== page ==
The impeachment inquiry of President Donald Trump is taking up more and more space every day — at the office coffee machine, at the internet watercooler otherwise known as Twitter, and even Lizzo concerts. You probably already know the broad strokes of what that means, but as the topic rises once again in the broader public consciousness, it’s time for a brief refresher on how the impeachment process works, in both the House of Representatives and the Senate.
There’s a lot of processes that Congress could follow here, though they are under no obligation to do so. The Constitution doesn’t say much about how to impeach a president, so we have to lean on historical precedent to figure out how impeachment proceedings may play out this time around.
Jody Baumgartner, the Thomas Harriot College of Arts and Sciences Distinguished Professor of political science at East Carolina University, told MTV News that the entire process of impeachment is simply the “ultimate check on executive power.” He added that “the constitution is intentionally vague about how each House is to conduct its business,” which means there are a lot of ways the next few weeks, months, and (gulp) possibly even years could go.
Here’s what we do know: Impeachment proceedings have to go through the House of Representatives and the Senate. So let’s take things one step at a time, with a loose guide on how a president might be impeached in the House:
Step 1: Get To Know The House’s Role In The Impeachment Inquiry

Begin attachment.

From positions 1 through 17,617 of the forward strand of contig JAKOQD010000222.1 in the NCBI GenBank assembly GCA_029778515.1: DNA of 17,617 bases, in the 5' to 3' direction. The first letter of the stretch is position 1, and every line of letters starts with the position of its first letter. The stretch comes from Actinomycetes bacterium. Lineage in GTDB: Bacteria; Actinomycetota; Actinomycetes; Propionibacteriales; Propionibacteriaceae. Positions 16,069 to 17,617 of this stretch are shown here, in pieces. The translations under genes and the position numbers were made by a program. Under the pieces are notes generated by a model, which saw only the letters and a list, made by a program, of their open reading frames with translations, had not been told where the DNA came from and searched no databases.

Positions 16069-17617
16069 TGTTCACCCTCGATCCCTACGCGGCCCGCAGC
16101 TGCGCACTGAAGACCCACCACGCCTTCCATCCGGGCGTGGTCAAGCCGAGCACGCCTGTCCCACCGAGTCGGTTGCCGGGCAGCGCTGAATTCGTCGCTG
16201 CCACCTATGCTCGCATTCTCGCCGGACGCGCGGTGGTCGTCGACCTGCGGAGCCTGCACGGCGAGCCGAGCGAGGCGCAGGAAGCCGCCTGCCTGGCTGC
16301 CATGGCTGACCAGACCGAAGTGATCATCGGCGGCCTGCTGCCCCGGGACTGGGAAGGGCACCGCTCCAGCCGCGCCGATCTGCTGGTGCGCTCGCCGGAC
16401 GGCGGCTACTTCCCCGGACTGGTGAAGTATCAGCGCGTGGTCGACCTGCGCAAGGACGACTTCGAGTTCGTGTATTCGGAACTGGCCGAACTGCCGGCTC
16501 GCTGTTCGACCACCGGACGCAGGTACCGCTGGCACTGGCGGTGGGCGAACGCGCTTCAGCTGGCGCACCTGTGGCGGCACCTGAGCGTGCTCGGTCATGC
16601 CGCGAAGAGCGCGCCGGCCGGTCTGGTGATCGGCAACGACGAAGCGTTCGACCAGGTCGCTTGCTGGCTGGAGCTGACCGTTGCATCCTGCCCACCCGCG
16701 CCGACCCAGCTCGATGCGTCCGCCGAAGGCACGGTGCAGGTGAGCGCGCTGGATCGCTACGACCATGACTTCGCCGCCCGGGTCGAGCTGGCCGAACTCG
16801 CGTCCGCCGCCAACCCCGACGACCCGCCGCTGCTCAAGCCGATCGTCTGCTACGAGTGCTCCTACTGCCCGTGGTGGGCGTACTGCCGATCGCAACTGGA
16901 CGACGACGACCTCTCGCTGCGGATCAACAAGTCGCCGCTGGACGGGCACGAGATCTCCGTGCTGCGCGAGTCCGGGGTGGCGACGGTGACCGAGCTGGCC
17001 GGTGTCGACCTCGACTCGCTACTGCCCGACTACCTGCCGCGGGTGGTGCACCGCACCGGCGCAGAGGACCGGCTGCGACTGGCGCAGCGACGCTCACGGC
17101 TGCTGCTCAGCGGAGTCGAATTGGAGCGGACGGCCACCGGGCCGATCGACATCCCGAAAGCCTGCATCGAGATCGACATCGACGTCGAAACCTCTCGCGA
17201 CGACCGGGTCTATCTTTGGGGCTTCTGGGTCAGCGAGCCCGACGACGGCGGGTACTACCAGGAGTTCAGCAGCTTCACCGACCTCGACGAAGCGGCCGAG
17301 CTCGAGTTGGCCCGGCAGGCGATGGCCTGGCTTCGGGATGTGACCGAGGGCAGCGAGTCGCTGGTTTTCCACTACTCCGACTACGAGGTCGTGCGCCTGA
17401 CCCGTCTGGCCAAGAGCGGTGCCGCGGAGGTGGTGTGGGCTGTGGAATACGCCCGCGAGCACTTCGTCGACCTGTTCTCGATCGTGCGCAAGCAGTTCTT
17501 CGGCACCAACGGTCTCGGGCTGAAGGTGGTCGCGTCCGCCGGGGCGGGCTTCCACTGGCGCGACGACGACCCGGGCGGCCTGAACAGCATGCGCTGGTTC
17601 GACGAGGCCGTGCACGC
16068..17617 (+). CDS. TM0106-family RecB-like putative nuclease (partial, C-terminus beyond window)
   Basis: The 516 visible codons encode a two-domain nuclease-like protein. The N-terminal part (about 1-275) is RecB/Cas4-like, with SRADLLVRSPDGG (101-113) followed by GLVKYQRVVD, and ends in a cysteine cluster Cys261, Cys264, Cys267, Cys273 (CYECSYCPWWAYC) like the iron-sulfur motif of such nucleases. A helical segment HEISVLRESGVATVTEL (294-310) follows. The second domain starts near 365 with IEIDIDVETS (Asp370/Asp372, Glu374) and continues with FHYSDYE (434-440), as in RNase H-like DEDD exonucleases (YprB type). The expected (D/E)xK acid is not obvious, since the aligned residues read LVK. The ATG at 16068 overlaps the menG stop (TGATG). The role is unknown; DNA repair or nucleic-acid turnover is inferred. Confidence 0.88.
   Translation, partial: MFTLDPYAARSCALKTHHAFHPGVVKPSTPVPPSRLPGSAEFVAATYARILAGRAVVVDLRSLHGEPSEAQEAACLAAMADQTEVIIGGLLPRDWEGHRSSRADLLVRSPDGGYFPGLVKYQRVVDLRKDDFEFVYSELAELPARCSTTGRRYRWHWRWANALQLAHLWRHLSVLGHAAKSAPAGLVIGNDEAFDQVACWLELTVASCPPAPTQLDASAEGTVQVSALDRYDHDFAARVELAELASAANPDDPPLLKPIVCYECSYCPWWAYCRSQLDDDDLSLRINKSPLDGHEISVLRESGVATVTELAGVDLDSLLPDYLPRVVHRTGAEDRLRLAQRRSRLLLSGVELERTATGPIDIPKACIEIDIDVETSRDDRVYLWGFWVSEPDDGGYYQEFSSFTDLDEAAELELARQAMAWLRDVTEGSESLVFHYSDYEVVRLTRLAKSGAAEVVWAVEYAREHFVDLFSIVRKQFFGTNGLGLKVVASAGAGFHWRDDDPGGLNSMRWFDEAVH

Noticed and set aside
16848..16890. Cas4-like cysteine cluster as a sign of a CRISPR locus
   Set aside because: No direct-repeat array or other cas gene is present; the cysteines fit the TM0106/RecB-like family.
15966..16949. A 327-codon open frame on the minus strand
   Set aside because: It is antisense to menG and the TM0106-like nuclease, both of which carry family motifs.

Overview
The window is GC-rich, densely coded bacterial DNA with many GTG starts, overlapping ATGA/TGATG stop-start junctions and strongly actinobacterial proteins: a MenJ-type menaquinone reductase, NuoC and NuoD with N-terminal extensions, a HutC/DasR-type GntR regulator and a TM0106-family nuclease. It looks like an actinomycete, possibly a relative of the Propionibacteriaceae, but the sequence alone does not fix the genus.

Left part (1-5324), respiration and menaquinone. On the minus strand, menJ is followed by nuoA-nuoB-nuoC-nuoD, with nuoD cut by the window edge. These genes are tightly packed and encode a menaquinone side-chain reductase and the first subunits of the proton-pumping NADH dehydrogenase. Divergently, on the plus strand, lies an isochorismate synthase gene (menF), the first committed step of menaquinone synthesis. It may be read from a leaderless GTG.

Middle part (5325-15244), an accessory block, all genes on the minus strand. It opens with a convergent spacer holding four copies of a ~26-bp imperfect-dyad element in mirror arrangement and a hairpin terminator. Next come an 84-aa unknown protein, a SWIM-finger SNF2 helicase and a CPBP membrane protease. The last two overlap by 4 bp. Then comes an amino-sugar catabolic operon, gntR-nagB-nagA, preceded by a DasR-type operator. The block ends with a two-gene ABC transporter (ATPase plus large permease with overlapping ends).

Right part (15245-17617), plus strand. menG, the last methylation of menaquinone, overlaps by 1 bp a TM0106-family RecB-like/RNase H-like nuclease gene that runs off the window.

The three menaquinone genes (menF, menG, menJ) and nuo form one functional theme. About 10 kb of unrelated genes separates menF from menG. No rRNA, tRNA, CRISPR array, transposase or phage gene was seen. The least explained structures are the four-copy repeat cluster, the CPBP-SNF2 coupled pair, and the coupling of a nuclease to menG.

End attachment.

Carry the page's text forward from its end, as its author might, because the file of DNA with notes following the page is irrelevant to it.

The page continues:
Impeachment is, in its most basic terms, charging an official with a crime or misdemeanor. The House’s role is simply to bring those charges against an official (in this case, President Trump) as “part of its oversight and investigatory responsibilities,” according to the U.S. Office of the Historian.
The House will charge the official, and it’s the Senate’s job to take that charge to trial. If the house decides to charge the president, that means the president will technically be impeached — but the House doesn’t have the power to actually remove the president from office.
Step 2: Launch Your Battleships
If the members of the House believe the president has committed “treason, bribery, or other high crimes and misdemeanors,” which are impeachable offenses, according to the Constitution, they can launch a formal impeachment inquiry.
That’s where things begin to get a bit messy, so buckle in. There are two ways the House can launch the inquiry: One, an individual member of the House can introduce impeachment resolutions like any other bill, or two, the entire House could initiate proceedings by passing a resolution authorizing an inquiry, according to the U.S. Office of the Historian. For both options, a majority of the House has to vote in order to proceed — this isn’t a vote for impeachment, but is simply a vote to authorize an inquiry.
During the impeachment processes for former Presidents Richard Nixon and Bill Clinton, the full House voted and passed resolutions to look into impeachment inquiries, but things are already panning out differently during the Trump presidency, given Congress might just…. not do either option. Nancy Pelosi, the current Speaker, already sanctioned the inquiry, and there is, of course, much debate about how that might impact the investigation.
There’s so much debate on it, that the president’s administration said in an 8-page letter that his administration won’t participate in the investigation, in part, because there has been no formal vote to begin an impeachment inquiry.
Pelosi called the letter “manifestly wrong” and added that “the White House should be warned that continued efforts to hide the truth of the President's abuse of power from the American people will be regarded as further evidence of obstruction,” in a statement Tuesday night, according to NPR.
Step 3: It’s Time To Investigate